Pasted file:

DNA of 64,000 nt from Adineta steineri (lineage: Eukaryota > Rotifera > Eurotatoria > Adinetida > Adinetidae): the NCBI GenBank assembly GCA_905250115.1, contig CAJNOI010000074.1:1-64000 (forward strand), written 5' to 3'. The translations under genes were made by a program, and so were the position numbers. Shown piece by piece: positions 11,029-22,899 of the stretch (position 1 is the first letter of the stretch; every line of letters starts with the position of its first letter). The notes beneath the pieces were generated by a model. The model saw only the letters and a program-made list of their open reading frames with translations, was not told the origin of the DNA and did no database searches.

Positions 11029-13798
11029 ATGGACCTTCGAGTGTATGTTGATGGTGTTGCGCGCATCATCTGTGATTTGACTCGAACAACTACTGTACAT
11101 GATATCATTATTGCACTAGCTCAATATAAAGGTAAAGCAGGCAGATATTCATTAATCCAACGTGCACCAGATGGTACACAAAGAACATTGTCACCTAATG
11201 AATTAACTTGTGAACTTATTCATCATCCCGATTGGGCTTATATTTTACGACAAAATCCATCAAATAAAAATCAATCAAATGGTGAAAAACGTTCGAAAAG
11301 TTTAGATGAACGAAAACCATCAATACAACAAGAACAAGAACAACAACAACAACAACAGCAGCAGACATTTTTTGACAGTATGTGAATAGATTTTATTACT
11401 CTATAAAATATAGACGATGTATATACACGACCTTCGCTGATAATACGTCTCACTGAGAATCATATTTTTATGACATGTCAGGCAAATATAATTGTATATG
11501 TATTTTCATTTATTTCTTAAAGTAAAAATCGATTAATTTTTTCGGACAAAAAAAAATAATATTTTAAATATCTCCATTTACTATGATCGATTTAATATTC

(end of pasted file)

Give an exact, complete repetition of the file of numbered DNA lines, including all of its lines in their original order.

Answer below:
DNA of 64,000 nt from Adineta steineri (lineage: Eukaryota > Rotifera > Eurotatoria > Adinetida > Adinetidae): the NCBI GenBank assembly GCA_905250115.1, contig CAJNOI010000074.1:1-64000 (forward strand), written 5' to 3'. The translations under genes were made by a program, and so were the position numbers. Shown piece by piece: positions 11,029-22,899 of the stretch (position 1 is the first letter of the stretch; every line of letters starts with the position of its first letter). The notes beneath the pieces were generated by a model. The model saw only the letters and a program-made list of their open reading frames with translations, was not told the origin of the DNA and did no database searches.

Positions 11029-13798
11029 ATGGACCTTCGAGTGTATGTTGATGGTGTTGCGCGCATCATCTGTGATTTGACTCGAACAACTACTGTACAT
11101 GATATCATTATTGCACTAGCTCAATATAAAGGTAAAGCAGGCAGATATTCATTAATCCAACGTGCACCAGATGGTACACAAAGAACATTGTCACCTAATG
11201 AATTAACTTGTGAACTTATTCATCATCCCGATTGGGCTTATATTTTACGACAAAATCCATCAAATAAAAATCAATCAAATGGTGAAAAACGTTCGAAAAG
11301 TTTAGATGAACGAAAACCATCAATACAACAAGAACAAGAACAACAACAACAACAACAGCAGCAGACATTTTTTGACAGTATGTGAATAGATTTTATTACT
11401 CTATAAAATATAGACGATGTATATACACGACCTTCGCTGATAATACGTCTCACTGAGAATCATATTTTTATGACATGTCAGGCAAATATAATTGTATATG
11501 TATTTTCATTTATTTCTTAAAGTAAAAATCGATTAATTTTTTCGGACAAAAAAAAATAATATTTTAAATATCTCCATTTACTATGATCGATTTAATATTC